When I was sent the statement primarily authored by Dr. Eric Hankins, assisted by other notable Southern Baptist theologians, I was pleased with it. So much so, that I gladly added my name to it and emailed a number of my friends suggesting they might also like to be an original signatory. Indeed, many of them did sign. The growing list of signatories includes past SBC presidents, current SBC seminary presidents, denominational ministers, pastors and lay people. This is an impressive list and should not be taken lightly, as Dr. Mohler has not.
In that email I stated that I was in general agreement with the statement and would not attempt to nuance its content. As I view it, this statement is intended to start a much needed debate and, like the BF&M, is not intended to be the final word on all things soteriological. I strongly disagree with Dr. Mohler’s assertion that “some of the statements appear to affirm semi-Pelagian understandings.” I wonder if Dr. Mohler thinks some of us aren’t theologically astute enough to recognize semi-Pelagianism when we see it! My response is not intended to engage this, however. I understand that the primary authors of the statement will submit a response to Dr. Mohler’s blog. So, in a spirit of brotherhood and a humble search for truth, let the discussion begin.
Today’s Discussion Topic:
Article Four: The Grace of God
of “A Statement of the Traditional Southern Baptist
Understanding of God’s Plan of Salvation”
”A Statement of the Traditional Southern Baptist Understanding of the Plan of Salvation,” authored by Eric Hankins and others, has drawn strong interest. It has been referenced in a recent Baptist Press article, multiple blog posts, and many dozens of posts in Facebook and other social media. The statement has been accessed over 20,000 times in the last few days. Nearly 1,000 comments have been posted in SBC Today about the statement, and over 350 persons have signed the document (including some key leaders from every level of Southern Baptist life). You can sign it also by following these directions.
To structure the discussion, we are focusing the comments on the affirmation and denial statement of one article of the statement at a time. Today’s discussion will address the Southern Baptist doctrines of grace in Article 4: The Grace of God. Keep in mind that each of the affirmations and denials in the articles complement each other, not unlike the Together for the Gospel statement signed and/or affirmed by some Southern Baptist leaders who embrace Reformed views.
Please confine your comments to the article being discussed that day, not general comments about the statement. If you want to comment on other things, follow the links to other discussion threads:
Thank you for your comments on these theological issues!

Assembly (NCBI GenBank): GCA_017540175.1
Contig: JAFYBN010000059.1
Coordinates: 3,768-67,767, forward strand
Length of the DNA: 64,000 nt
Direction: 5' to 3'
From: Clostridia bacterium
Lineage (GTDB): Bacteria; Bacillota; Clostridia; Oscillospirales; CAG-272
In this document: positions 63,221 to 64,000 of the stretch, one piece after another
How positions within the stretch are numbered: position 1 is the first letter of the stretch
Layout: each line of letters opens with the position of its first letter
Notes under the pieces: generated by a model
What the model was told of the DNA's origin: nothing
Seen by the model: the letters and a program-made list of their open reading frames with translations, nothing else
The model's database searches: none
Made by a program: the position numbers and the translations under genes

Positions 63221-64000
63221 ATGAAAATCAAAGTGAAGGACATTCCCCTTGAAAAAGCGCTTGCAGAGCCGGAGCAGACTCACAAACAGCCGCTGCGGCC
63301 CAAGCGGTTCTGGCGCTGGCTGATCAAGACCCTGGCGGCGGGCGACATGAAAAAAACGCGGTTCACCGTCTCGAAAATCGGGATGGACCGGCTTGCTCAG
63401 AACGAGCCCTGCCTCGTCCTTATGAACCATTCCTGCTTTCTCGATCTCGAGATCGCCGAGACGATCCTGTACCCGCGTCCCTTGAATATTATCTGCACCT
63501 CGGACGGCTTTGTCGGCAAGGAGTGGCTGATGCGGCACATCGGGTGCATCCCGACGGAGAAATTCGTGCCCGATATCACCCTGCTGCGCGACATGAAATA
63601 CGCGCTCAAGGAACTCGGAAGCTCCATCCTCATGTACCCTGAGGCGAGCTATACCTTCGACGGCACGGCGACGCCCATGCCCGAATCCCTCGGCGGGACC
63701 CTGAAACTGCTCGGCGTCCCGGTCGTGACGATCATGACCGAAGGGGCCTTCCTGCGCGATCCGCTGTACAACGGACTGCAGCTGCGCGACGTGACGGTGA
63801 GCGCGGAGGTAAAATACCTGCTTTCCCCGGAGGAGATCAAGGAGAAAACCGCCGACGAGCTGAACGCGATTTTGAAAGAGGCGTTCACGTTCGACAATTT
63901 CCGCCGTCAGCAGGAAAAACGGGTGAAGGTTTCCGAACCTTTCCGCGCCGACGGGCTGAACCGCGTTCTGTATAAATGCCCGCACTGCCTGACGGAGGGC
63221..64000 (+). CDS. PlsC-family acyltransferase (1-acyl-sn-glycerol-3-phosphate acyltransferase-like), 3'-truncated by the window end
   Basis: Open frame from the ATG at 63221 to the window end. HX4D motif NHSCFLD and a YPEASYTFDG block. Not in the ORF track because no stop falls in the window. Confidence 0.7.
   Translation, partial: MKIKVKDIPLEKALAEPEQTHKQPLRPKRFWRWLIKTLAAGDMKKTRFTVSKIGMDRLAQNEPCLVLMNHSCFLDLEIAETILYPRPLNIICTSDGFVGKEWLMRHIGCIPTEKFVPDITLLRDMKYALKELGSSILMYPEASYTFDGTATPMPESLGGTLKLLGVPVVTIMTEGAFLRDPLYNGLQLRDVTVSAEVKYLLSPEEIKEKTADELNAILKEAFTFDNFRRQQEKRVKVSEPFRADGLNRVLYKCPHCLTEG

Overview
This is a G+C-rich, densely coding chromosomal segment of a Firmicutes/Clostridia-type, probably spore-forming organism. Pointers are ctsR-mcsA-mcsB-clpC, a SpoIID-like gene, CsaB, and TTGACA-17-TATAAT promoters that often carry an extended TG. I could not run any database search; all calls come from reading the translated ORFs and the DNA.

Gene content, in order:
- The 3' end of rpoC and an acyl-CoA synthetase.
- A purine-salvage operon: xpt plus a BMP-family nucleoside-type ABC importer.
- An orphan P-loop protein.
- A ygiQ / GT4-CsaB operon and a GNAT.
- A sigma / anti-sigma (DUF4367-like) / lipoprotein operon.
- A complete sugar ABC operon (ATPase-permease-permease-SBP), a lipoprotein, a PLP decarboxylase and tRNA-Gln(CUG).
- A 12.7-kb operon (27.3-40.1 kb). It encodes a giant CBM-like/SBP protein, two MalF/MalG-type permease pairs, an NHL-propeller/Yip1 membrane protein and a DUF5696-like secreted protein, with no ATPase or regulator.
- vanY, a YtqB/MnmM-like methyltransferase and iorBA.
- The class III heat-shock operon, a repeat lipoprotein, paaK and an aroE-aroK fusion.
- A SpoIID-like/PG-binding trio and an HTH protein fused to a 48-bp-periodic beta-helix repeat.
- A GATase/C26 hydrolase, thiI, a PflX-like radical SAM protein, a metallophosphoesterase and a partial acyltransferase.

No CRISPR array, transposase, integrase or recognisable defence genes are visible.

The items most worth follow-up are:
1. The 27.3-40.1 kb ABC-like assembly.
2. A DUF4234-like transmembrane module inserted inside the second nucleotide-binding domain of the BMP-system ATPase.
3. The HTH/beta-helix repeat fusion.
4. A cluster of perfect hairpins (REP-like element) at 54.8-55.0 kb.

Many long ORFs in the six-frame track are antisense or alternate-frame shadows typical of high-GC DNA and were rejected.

– The Editors of SBC Today
|Click this link to see the full statement of “A Statement of the Traditional Southern Baptist Understanding of God’s Plan of Salvation”|
|Right click to download
A Statement of Traditional Southern Baptist Soteriology SBC Today.pdf
|Click this link to see the list of signers of “A Statement of the Traditional Southern Baptist Understanding of God’s Plan of Salvation”|
|Email firstname.lastname@example.org to join the movement and sign “A Statement of the Traditional Southern Baptist Understanding of God’s Plan of Salvation” as follows:
Name, Position, Organization/Church, City, State
For example: John Doe, Pastor, First Baptist Church, Anytown, LA or
Discussion of Article Four: The Grace of God in “A Statement of the Traditional Southern Baptist Understanding of God’s Plan of Salvation”
Note: As we discuss each article of the statement, today’s comments should focus on the affirmation and denial in Article 4. Please limit your comments here to Article 4.
Article Four: The Grace of God
We affirm that grace is God’s generous decision to provide salvation for any person by taking all of the initiative in providing atonement, in freely offering the Gospel in the power of the Holy Spirit, and in uniting the believer to Christ through the Holy Spirit by faith.
We deny that grace negates the necessity of a free response of faith or that it cannot be resisted. We deny that the response of faith is in any way a meritorious work that earns salvation.
Ezra 9:8; Proverbs 3:34; Zechariah 12:10; Matthew 19:16-30, 23:37; Luke 10:1-12; Acts 15:11; 20:24; Romans 3:24, 27-28; 5:6, 8, 15-21; Galatians 1:6; 2:21; 5; Ephesians 2:8-10; Philippians 3:2-9; Colossians 2:13-17; Hebrews 4:16; 9:28; 1 John 4:19
Thank you for considering “A Statement of the Traditional Southern Baptist Understanding of God’s Plan of Salvation.” Your comments in your June 4 post  have alerted Christians outside of the Southern Baptist Convention to this important discussion on soteriology that is emerging within the SBC.
I have read, and hold a deep appreciation for, two of your books surrounding this topic, Arminian Theology: Myths and Realities and Against Calvinism. They are careful, thorough works. Thank you for your contribution to this field of study.
Your post attempts to link the Statement in question with both Arminianism and Semi-Pelagianism. In this reply, I will address the significant challenge facing your post, which is your faulty assumption concerning the group of Baptist signatories.
Before proceeding, I request a clarification. If you are linking this Statement with Semi-Pelagianism (a heterodox view) and if the Statement reflects the views of the majority of Southern Baptists (which is the claim of the signers), then several questions emerge: Are you claiming that the document does not reflect the majority of Southern Baptists? If so, what is your evidence for such a claim? Are you claiming that the signers of this Statement (hundreds of Baptist pastors, professors, and denominational leaders) have attached their names to a heretical document? If so, then please be clear in your remarks because that would be an astounding claim. Perhaps you have in mind another possibility. Please clarify.